But, you seem to like to take elements out of context and paste them into your own immature view of the world (my photo, for instance). Here, allow me to assist:

1. Lie:

lie

n.
A false statement deliberately presented as being true; a falsehood.
Something meant to deceive or give a wrong impression.

1. Not everyone said "Saddam was a threat" in the early '90's. I certainly fail to recall Clinton ever stating that Hussein was a threat, to the US. Which, if you'd bothered to read the UN Charter, you'd know that this is the only rationale that the US could legally attack Iraq. I know, I know: you like to play fast and loose with your terms ("threat" to whom, for example): and we certainly won't be expecting any explanations from so lofty a troll as yourself, but at least be clear on whom he was supposed to be a threat to.

Besides, Hussein was his most "threatening" when he was the US's "man in the ME." Funny, but your highly selective memory always seems to brush this significant detail to the side.

2. But even if, as you say, Hussein was widely considered a threat, I seem to remember a certain mass-murdering President (no, not Clinton: the more recent one :p ) announcing that "we cannot wait for verification to arrive in the form of a mushroom cloud." Funny, but I don't seem to recall Clinton going to this extreme, to prove Hussein's threat.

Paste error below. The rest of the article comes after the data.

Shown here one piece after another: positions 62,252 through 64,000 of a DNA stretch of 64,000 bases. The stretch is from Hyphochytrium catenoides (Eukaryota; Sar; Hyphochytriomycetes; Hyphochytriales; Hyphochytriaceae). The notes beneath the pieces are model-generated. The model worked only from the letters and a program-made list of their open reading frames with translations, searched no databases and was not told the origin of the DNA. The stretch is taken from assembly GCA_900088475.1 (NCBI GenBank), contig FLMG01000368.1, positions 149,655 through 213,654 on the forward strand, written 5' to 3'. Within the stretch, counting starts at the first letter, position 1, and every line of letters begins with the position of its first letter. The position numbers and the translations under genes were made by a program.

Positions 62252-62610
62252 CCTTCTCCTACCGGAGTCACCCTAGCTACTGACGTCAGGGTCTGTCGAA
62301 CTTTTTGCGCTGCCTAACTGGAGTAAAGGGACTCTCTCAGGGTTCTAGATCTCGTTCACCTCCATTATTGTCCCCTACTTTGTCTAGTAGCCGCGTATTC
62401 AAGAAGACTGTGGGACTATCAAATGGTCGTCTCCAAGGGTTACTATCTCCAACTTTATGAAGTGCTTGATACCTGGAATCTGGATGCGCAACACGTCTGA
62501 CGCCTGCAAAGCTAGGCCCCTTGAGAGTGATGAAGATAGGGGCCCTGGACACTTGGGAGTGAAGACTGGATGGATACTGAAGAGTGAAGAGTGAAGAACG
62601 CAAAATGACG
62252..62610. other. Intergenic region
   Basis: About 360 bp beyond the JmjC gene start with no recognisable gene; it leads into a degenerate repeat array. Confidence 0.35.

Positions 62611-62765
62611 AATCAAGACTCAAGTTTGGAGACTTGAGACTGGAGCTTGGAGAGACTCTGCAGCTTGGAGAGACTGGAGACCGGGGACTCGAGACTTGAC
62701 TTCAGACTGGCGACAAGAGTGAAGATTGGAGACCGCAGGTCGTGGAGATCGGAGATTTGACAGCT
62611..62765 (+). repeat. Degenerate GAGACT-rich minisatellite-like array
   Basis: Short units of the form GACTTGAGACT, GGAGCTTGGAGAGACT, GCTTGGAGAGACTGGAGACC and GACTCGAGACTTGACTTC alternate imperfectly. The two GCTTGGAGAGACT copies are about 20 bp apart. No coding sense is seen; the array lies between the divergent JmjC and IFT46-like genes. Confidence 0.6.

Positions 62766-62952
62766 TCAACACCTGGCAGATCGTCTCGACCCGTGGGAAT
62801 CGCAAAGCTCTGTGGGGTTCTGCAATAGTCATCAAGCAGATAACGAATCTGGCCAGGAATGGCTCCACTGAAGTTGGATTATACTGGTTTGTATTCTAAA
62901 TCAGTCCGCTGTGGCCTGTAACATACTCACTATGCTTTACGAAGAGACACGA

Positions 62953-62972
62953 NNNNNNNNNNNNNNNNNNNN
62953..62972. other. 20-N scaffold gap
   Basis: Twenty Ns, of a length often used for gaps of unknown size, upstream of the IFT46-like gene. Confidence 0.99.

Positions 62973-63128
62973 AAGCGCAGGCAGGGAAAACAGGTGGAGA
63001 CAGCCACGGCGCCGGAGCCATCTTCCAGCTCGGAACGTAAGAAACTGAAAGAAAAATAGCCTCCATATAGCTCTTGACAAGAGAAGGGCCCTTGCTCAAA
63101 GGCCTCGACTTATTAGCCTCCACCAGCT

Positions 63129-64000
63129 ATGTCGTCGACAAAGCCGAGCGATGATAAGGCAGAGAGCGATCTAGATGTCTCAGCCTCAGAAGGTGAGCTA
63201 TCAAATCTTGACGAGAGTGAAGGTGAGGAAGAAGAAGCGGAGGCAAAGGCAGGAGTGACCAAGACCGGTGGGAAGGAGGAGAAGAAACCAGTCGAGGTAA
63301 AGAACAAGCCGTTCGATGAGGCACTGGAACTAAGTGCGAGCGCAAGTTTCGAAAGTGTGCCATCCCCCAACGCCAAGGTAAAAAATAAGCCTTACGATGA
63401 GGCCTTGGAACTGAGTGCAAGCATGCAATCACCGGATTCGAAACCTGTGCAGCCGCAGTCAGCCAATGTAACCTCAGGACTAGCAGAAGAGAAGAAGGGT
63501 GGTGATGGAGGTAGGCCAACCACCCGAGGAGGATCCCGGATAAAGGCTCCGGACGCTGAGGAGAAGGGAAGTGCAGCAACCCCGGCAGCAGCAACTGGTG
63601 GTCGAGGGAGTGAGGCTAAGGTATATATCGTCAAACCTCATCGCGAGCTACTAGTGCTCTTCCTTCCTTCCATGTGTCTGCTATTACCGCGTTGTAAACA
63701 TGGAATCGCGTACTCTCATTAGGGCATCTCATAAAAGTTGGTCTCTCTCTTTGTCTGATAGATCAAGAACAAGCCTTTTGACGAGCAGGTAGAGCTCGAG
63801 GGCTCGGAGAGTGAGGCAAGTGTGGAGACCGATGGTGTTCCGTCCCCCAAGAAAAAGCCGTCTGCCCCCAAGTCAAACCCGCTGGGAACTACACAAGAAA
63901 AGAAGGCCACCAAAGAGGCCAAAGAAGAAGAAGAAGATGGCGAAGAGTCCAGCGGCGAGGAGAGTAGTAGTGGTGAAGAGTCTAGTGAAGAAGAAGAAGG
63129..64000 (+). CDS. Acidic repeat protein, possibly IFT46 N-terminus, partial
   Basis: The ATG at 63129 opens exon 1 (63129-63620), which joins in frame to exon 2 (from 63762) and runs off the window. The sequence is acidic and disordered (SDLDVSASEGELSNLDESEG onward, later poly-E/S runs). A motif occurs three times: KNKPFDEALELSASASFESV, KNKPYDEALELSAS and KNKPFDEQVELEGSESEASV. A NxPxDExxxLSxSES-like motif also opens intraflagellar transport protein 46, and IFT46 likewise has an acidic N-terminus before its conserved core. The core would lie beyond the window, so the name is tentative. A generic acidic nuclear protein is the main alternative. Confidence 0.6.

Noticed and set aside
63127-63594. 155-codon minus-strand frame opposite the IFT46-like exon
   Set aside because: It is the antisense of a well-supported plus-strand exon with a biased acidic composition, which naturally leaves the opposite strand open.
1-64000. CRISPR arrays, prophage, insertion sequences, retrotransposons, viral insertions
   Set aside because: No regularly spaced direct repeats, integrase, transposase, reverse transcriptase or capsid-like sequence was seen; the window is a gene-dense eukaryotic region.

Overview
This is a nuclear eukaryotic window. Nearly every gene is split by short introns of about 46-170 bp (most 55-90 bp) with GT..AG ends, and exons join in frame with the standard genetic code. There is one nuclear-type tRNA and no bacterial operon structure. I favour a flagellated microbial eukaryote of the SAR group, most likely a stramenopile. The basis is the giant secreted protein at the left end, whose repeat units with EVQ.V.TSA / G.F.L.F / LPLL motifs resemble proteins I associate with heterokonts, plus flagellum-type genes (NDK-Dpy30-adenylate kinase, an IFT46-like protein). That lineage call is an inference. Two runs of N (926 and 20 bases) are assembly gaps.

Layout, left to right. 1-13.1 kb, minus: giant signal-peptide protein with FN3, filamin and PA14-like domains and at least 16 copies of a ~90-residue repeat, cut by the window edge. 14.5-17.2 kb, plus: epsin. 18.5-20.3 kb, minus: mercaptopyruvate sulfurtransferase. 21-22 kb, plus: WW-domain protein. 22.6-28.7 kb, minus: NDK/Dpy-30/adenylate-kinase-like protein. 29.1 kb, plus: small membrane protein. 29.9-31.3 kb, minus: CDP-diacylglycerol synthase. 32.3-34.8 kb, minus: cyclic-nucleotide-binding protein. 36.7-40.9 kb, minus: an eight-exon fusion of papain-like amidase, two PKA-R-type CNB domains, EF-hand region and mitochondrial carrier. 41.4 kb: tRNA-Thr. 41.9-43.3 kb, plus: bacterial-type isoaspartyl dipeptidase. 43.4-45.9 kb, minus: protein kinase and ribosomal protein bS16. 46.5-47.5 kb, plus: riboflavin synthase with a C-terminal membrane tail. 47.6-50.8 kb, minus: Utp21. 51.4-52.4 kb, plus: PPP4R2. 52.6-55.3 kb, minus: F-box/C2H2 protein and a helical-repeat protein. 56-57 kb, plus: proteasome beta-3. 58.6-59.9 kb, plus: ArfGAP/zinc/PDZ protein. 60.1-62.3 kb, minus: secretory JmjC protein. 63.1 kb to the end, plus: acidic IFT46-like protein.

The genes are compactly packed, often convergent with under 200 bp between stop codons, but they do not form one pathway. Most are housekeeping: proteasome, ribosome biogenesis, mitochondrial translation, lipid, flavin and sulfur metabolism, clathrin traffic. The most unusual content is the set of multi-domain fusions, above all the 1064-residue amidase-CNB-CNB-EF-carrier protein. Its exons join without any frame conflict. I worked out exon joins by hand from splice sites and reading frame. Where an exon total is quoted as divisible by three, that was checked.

3. But in the end, Clinton had no Judith Miller used as an echo-chamber in the NYT for the Pentagon's policies; he did not have Cheney over at the CIA massaging the intel to fit his policies; he did not intend to invade Iraq hours after he was elected; he did not tie 9-11 to Hussein (as W has done, as recently as last night) without a shred of evidence to prive this contention; he did not lie about fictictious IAEA reports on Iraq's nuclear capability (as W did); he did not go before the American ppl and tell them a plain untruth about copper tubes in his SoTU, purchased by Iraq from Niger and then have Karl Rove, et al, "out" a CIA operative as a form of political back-biting; he did not call Gitmo a "model prison," in spite of the numerous reports of abuse and torture; he did not have a chief council who termed the Geneva Conventions "quaint," elevated to the highest juridical position in the land...

4. Oh yeah: your guy is a real peach. :rolleyes:

If you think we are losing, then if you were around at any other of our wars you would have thought we were done from day one.

This war on terror will last for GENERATIONS... for the REST OF OUR LIVES. Do you need a formal surrender to say it's a win ?